Bart Millard’s back story behind the MercyMe song is one filled with problems and pain. Christian contemporary music is often viewed as overly “shiny,” one could say. Turn on a CCM radio station and chances are you might hear more prayers than problems. The early 2000s-era hit I Can Only Imagine is exceptional in that while it’s no exception to the “positive praise” genre, it’s based on the life of songwriter Bart Millard is one filled with problems and pain. The song’s popularity has hardly waned in the last decade, so it’s no wonder audiences are eagerly anticipating the I Can Only Imagine movie, which will tell the song’s—and Millard’s—story.
In a recent interview with the Tennessean, Bart Millard spoke of how his father, Arthur, was a football-loving guy (he had been a star at his high school in Texas) who became an abusive alcoholic after a bad work accident left him with a changed personality after he recovered physically. By the time he was ten, Millard’s mother had fled, leaving him and his brother behind to bear his dad’s temper. And it was a bad one.
“He beat me three or four times a week,” Millard says. When he was eight or nine he says, his dad beat him so badly that he couldn’t wear clothes and he had to miss school for two days. “I thought he was going to kill me,” he says of that beating. But it wasn’t the worst one he’d ever get. That one came a couple of years later—and it changed Millard’s dad forever. Hours later, he came into Millard’s room to yell at him to stop crying. Flipping on the lights, he saw what he’d done to his son, and broke down in tears.
“That’s the first time I heard my dad cry,” Bart Millard said.
Dennis Quaid plays abusive father Arthur Millard in I Can Only Imagine
Arthur Millard sent young Bart to live with his mom after that, afraid of what he might do to the boy. But it didn’t last. Bart missed his dad, always craving his love, and came back home to live with him again. Though his dad never beat him again, their relationship was strained. Bart never felt he was good enough for his dad.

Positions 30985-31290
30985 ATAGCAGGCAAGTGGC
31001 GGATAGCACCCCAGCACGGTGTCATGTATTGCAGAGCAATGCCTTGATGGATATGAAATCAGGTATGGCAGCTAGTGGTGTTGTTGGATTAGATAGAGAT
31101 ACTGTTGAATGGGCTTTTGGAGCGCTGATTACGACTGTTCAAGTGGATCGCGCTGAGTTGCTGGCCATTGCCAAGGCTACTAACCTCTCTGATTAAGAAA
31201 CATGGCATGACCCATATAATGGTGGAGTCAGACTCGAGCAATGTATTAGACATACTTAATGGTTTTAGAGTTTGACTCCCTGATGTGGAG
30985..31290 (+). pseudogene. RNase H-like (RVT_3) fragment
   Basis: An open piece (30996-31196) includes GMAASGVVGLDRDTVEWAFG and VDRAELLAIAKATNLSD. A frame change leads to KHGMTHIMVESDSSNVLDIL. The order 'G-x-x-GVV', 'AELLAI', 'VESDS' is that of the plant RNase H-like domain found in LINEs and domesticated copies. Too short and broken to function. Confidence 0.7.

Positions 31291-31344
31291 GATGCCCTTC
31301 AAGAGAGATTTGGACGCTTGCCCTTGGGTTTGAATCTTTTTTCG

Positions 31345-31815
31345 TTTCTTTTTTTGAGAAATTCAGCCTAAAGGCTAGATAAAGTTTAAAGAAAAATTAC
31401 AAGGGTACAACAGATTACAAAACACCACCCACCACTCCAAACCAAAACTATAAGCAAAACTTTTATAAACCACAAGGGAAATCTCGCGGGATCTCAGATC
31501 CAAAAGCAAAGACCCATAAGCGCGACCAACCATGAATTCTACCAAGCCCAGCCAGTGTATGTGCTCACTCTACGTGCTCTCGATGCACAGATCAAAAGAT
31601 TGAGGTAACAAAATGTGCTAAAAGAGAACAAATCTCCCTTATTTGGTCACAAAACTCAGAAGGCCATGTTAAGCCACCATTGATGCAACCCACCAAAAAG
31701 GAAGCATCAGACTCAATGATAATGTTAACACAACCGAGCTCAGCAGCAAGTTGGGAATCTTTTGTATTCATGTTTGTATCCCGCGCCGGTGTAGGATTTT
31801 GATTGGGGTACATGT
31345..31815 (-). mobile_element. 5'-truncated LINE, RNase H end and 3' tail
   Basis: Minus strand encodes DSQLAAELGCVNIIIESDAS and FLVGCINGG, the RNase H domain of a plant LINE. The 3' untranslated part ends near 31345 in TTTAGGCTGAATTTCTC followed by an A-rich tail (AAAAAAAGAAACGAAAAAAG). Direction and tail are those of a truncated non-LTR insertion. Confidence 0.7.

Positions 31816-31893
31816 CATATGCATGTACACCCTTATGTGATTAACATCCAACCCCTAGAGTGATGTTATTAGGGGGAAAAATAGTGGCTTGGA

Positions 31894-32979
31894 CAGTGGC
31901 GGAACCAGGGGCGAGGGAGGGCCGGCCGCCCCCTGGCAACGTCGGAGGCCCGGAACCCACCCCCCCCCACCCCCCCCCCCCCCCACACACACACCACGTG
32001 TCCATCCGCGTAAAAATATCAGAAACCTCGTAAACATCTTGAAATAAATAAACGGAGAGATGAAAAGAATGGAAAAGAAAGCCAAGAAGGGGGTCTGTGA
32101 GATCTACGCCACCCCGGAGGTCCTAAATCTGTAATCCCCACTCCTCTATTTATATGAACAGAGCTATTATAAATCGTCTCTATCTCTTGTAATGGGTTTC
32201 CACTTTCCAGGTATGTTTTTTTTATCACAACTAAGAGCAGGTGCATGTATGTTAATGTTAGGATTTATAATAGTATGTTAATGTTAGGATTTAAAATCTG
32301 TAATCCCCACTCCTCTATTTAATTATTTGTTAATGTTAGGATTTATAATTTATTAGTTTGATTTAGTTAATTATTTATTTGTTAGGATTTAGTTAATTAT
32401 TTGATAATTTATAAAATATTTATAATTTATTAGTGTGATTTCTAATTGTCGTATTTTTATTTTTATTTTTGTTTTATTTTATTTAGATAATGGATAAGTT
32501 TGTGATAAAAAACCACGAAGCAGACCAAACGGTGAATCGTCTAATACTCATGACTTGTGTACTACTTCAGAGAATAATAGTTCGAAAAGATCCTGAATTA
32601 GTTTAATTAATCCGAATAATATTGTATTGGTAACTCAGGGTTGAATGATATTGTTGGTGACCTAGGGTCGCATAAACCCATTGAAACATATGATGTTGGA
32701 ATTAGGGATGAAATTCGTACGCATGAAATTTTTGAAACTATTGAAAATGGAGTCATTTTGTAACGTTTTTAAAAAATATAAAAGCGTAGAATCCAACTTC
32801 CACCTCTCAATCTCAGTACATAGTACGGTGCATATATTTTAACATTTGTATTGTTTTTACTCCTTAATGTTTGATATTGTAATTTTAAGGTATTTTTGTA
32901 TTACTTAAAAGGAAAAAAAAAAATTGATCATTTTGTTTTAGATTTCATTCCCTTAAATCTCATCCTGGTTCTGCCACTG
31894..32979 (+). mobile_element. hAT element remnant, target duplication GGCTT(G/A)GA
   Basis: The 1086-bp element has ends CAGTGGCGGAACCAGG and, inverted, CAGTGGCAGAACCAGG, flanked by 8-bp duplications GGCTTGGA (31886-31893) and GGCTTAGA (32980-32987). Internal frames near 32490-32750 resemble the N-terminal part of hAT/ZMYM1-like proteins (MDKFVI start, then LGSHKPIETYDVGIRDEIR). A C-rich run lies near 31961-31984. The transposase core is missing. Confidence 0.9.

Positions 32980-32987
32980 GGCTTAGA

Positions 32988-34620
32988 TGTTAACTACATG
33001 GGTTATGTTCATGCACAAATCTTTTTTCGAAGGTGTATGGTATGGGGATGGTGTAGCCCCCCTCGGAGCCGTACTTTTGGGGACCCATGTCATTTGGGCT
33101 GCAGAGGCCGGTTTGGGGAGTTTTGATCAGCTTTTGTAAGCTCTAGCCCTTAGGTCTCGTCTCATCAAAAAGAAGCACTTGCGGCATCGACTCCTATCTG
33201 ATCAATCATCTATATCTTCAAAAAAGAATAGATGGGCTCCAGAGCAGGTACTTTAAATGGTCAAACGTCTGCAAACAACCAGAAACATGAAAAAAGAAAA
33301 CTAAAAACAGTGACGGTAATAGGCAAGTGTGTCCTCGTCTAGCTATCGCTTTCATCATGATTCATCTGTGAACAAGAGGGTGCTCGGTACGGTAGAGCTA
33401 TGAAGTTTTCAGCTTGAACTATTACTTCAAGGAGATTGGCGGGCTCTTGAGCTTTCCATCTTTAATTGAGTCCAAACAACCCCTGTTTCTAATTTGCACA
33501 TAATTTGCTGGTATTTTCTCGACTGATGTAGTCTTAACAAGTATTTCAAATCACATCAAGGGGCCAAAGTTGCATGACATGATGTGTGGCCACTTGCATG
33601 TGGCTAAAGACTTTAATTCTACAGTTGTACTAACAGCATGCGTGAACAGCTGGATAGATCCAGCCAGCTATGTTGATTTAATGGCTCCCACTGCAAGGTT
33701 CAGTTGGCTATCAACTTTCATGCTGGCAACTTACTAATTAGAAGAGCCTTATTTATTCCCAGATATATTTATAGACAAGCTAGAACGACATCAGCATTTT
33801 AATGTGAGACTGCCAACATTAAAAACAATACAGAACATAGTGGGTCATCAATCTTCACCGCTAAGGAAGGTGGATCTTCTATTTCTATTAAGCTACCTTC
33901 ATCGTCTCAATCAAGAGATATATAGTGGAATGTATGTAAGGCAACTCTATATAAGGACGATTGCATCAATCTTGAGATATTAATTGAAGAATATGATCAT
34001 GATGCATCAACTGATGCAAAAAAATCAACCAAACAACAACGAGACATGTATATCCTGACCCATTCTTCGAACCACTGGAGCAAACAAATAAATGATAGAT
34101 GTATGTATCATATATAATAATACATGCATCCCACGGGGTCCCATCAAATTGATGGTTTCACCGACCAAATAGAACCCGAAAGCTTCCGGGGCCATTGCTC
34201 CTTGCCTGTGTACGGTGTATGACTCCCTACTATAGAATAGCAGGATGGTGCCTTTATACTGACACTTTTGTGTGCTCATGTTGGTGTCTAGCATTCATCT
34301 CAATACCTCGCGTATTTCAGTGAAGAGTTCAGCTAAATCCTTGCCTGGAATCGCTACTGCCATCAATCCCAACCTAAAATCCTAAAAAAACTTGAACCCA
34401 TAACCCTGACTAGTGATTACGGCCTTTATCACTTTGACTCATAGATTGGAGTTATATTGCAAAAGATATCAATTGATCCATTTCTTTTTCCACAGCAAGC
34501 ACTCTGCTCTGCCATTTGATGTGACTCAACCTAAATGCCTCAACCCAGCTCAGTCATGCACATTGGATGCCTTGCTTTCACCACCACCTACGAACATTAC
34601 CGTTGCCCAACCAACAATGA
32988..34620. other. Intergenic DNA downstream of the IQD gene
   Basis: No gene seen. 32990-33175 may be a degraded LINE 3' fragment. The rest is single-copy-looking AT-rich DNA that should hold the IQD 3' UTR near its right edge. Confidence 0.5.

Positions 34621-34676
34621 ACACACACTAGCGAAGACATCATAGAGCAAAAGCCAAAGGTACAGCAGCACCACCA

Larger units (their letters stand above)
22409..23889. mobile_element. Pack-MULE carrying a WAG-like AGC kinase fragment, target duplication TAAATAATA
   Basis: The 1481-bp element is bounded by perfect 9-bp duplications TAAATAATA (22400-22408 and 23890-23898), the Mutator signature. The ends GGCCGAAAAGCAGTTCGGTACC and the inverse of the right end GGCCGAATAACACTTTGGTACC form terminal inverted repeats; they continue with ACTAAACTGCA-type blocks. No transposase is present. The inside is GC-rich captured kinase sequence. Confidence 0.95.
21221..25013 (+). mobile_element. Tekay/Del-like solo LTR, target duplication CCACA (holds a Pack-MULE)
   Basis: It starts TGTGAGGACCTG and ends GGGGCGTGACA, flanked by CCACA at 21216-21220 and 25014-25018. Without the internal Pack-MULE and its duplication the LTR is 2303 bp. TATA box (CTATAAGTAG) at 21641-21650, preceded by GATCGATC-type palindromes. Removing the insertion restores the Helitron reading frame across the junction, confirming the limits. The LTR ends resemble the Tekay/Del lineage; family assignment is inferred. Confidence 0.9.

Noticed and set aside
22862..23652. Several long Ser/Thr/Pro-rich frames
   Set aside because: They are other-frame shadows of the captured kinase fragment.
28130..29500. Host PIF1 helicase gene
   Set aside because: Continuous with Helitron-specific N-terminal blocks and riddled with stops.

Football, still his dad’s first love, became Bart’s dream, and in high school, he too was a star—until one terrible night on the field he broke his ankles and took away his football dreams forever. At loose ends, Bart joined the school choir because he HAD to have an elective—and he found a new dream, music. Eventually, he started going to a local church, and found a new Father, too—one who loved him unconditionally.
But Bart Millard didn’t give up on his earthly dad, either, and in a twist of fate that is the stuff that hit songs—and movies—are made of, Bart’s dad found Christ and he and Bart became close…but only when Arthur was already dying of cancer. Sad as he was at his dad’s illness, Bart wondered at the change in him: he finally had the dad he’d always wanted.
“If the gospel could change that guy,” Millard thought, “the gospel could change anybody.”
And it didn’t just change Arthur Millard’s present, it changed his eternity. At his gravesite, Bart’s grandmother, who had a strong faith in Christ, said of her son, “I can only imagine what Bub’s seeing now.”
Those words stuck with Bart Millard for years, until one day, they became song lyrics. Until one day, they hit the airwaves. Until one day, they became a hit that touched millions—at just the right time, the month that the fund Bart’s dad had set up to keep his son afloat while he pursued his music dreams finally ran out.
For those of us who have been victims of abuse and can only imagine living a life made whole after decades of brokenness, I pray Millard’s story gives you hope. There is nothing, and no one the gospel can’t change. Here’s praying when the movie comes to life in theaters on March 16th, its message will find the way into the hearts of people who need to hear Millard’s story.